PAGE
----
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Fed looks set to postpone rate increase amid Greece turmoil

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(Bloomberg) — The Federal Reserve’s interest-rate increase keeps getting postponed.

The U.S. central bank probably won’t raise borrowing costs until the first quarter of next year, based on a Morgan Stanley index that tracks expectations for the move. Three months ago, the gauge projected a shift in December. The Fed is scheduled to issue the minutes of its June 16-17 meeting Wednesday in Washington.

Analysts are pushing back their Fed forecasts as Greece struggles to stay in the euro currency union and as Chinese shares tumble, threatening global economic growth. Treasuries are climbing in July for the first time in four months as investors seek the relative safety of U.S. debt.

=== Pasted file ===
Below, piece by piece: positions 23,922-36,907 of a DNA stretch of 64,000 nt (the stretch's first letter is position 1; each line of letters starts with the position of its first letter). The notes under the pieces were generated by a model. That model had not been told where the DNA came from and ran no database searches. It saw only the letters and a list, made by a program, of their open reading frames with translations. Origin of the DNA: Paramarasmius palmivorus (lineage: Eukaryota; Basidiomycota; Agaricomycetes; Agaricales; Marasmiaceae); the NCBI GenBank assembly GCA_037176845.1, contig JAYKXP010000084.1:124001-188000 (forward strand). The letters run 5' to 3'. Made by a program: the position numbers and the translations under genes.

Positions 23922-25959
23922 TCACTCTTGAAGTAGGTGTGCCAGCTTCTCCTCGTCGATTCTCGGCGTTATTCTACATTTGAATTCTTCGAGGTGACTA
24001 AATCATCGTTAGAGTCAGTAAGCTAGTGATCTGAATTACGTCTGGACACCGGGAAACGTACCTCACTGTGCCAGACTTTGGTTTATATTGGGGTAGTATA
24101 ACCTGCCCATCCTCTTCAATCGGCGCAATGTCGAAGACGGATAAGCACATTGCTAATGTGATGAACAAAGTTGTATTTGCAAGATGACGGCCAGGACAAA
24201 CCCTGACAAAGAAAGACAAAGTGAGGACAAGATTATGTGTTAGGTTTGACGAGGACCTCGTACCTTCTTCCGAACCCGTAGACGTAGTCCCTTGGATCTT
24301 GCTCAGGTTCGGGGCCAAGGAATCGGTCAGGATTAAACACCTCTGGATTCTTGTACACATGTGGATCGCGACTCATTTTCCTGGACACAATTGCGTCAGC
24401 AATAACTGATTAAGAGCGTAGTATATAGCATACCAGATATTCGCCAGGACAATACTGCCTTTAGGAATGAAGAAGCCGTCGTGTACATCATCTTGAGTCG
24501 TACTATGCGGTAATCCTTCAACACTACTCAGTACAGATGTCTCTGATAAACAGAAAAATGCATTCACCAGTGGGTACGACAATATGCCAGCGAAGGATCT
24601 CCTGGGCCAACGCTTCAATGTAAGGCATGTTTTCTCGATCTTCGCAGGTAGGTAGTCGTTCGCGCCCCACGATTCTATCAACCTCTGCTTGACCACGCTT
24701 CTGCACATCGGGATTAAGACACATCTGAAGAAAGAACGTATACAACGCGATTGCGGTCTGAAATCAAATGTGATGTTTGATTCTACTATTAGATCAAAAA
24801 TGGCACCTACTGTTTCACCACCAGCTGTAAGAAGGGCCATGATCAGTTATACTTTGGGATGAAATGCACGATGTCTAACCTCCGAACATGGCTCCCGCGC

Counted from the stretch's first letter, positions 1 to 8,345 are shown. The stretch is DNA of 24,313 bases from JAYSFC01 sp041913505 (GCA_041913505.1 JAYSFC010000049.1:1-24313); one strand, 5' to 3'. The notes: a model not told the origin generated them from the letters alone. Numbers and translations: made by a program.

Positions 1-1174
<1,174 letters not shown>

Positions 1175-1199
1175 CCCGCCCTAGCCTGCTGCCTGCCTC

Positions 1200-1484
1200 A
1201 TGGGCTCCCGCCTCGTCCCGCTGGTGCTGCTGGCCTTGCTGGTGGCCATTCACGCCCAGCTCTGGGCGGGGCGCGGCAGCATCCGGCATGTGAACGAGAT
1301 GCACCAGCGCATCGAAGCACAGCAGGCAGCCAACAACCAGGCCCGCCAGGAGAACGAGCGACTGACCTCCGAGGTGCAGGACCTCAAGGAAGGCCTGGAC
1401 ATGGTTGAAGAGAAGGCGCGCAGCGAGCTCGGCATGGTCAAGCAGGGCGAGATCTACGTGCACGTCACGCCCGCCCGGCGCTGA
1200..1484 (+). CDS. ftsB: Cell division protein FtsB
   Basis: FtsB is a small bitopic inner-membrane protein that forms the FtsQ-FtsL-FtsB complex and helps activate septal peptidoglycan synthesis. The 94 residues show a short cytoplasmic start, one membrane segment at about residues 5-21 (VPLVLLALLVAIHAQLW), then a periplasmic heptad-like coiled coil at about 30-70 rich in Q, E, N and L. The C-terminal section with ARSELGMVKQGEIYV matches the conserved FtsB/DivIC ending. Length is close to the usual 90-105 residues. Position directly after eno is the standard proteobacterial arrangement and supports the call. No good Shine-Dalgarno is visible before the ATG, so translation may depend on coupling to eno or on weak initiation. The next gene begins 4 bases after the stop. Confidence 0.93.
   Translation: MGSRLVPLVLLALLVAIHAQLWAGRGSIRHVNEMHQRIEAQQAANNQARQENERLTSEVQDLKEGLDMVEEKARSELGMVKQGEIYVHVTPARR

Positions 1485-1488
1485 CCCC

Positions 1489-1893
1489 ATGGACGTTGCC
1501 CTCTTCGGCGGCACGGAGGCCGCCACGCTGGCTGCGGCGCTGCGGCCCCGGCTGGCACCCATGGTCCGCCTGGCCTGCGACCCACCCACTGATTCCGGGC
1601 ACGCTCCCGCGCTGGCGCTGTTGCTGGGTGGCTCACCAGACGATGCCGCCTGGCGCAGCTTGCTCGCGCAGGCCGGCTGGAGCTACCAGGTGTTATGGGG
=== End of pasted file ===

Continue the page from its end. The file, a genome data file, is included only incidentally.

“Greece has been a headache,” said Park Sungjin, head of investment management in Seoul at Meritz Securities Co., which has $7 billion in assets. “The timing of the Fed rate increase will be postponed. The situation helps the Treasury market.”

The benchmark 10-year U.S. yield fell four basis points to 2.22 percent as of 10:40 a.m. in Tokyo, according to Bloomberg Bond Trader data. The price of the 2.125 percent note due in May 2025 rose 3/8, or $3.75 per $1,000 face amount, to 99 6/32.

U.S. government debt has returned 0.6 percent in July, after tumbling almost 2 percent during the previous three months, based on the Bloomberg U.S. Treasury Bond Index.

Uneven U.S. economic growth has also led traders to cut back forecasts for the Fed. Twelve months ago, the Morgan Stanley Index projected the central bank would increase rates in either June or July of this year.